Proposed trade reveals sunken value of ex-Boston Celtics heart and soul

Utah Jazz v Memphis Grizzlies
Utah Jazz v Memphis Grizzlies / Justin Ford/GettyImages

A proposed trade from Bleacher Report's Zach Buckley that'd swap Mitchell Robinson with the former heart and soul of the Boston Celtics, Marcus Smart, and three future first-round draft picks shows that the latter's trade value has sunken since joining a hapless Memphis Grizzlies squad.

Buckley's write-up revolved more around the New York Knicks' big man dilemma and why that could force their hand to deal Robinson than it did the 2022 Defensive Player of the Year Smart's potential impact in the Big Apple.

"If (the Knicks) are content with their options at center, they could move forward with this group and without the $27.3 million owed to Robinson for the next two seasons," Buckley prefaced before saying, "In return, they'd get Smart, a great head-of-the-snake stopper who could scratch their itch for additional playmaking, plus even more picks to move whenever their coveted star becomes available in a trade. Smart, it's worth noting, hasn't played since dislocating a finger in early January, but given his initial six-week timetable, he should presumably be nearing a return."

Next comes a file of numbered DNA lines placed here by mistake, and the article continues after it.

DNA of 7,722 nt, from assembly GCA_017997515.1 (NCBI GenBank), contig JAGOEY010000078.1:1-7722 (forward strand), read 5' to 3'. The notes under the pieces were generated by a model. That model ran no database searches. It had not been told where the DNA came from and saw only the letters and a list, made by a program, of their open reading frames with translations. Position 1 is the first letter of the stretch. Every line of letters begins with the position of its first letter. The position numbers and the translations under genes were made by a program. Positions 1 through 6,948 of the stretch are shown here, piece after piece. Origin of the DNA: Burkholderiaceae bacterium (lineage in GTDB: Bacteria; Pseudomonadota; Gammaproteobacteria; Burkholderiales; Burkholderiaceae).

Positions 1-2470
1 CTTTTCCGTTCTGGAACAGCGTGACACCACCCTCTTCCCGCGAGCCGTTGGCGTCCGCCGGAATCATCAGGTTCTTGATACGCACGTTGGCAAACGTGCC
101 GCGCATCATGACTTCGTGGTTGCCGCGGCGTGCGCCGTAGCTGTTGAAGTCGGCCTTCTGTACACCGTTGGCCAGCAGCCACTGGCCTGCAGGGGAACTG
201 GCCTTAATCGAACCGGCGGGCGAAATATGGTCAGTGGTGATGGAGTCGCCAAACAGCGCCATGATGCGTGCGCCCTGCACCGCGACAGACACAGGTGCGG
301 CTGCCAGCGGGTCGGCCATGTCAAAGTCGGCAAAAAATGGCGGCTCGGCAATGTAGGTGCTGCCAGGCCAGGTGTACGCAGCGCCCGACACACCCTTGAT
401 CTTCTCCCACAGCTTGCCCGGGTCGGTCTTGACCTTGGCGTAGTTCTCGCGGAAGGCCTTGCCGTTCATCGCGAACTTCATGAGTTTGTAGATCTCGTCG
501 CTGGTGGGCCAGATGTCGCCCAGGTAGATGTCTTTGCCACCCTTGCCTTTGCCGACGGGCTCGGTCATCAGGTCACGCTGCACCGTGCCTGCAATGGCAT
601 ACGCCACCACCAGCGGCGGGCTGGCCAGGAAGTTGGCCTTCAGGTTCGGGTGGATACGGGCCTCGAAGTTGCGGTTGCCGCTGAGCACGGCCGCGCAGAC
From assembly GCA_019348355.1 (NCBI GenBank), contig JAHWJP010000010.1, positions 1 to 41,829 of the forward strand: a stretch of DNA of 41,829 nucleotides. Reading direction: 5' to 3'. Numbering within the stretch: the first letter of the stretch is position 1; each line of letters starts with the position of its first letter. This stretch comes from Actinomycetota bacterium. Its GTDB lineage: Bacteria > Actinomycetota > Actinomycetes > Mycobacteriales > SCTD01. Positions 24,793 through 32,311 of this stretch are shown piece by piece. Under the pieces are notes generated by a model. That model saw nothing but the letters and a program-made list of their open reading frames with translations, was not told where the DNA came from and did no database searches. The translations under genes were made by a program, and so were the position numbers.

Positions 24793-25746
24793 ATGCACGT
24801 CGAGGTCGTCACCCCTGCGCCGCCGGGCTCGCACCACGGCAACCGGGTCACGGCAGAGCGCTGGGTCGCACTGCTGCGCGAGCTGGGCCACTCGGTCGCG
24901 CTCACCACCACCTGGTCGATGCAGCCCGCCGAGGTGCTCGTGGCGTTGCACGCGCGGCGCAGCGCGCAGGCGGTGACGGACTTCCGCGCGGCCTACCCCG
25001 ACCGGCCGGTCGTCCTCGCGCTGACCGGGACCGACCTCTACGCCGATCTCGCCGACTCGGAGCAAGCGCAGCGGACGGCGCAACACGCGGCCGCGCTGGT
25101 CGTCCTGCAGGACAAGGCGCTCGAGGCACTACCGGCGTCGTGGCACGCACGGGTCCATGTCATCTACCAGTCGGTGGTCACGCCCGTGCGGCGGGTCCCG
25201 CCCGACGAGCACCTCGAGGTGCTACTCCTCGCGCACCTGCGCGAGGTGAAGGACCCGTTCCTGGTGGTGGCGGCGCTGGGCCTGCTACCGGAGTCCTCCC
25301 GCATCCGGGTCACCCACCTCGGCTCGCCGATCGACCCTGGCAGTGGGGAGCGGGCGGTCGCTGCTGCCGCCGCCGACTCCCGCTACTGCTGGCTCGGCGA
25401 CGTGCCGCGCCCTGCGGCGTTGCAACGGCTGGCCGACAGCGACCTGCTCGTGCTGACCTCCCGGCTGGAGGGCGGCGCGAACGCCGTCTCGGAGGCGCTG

Marcus Smart had more value on the Boston Celtics than Mitchell Robinson ever did

Robinson has all the tools to be an elite big man, and has shown an adept ability to crash the boards and swat shots away en masse, but has had an injury-riddled career since his rookie year in 2018-19. The Chalmette, Louisiana product has missed less than 15 games in a season just once.

Meanwhile, Smart's finger injury feels like it's being held against him. Sure, Smart has had his own injury issues, but he's also been a driving force behind four runs to the Eastern Conference Finals and one to the Finals. He's more accomplished, offers far more value to a locker room, and is more dimensional on the offensive end.

At most, Robinson and Smart's defensive skillsets dictate identical trade value. But attaching three draft picks to the latter to land the former feels plain disrespectful to No. 36.